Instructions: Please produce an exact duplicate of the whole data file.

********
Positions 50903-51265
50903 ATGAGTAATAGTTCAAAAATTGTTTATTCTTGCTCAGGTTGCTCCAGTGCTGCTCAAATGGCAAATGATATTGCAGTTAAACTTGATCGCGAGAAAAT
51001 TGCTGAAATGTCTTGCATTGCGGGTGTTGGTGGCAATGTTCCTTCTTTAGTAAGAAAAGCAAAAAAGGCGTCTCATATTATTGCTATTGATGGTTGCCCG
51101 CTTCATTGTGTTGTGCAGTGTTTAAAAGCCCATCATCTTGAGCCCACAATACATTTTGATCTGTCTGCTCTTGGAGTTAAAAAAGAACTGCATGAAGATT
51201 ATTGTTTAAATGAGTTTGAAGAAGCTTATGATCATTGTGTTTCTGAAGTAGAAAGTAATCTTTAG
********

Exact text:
Positions 50903-51265
50903 ATGAGTAATAGTTCAAAAATTGTTTATTCTTGCTCAGGTTGCTCCAGTGCTGCTCAAATGGCAAATGATATTGCAGTTAAACTTGATCGCGAGAAAAT
51001 TGCTGAAATGTCTTGCATTGCGGGTGTTGGTGGCAATGTTCCTTCTTTAGTAAGAAAAGCAAAAAAGGCGTCTCATATTATTGCTATTGATGGTTGCCCG
51101 CTTCATTGTGTTGTGCAGTGTTTAAAAGCCCATCATCTTGAGCCCACAATACATTTTGATCTGTCTGCTCTTGGAGTTAAAAAAGAACTGCATGAAGATT
51201 ATTGTTTAAATGAGTTTGAAGAAGCTTATGATCATTGTGTTTCTGAAGTAGAAAGTAATCTTTAG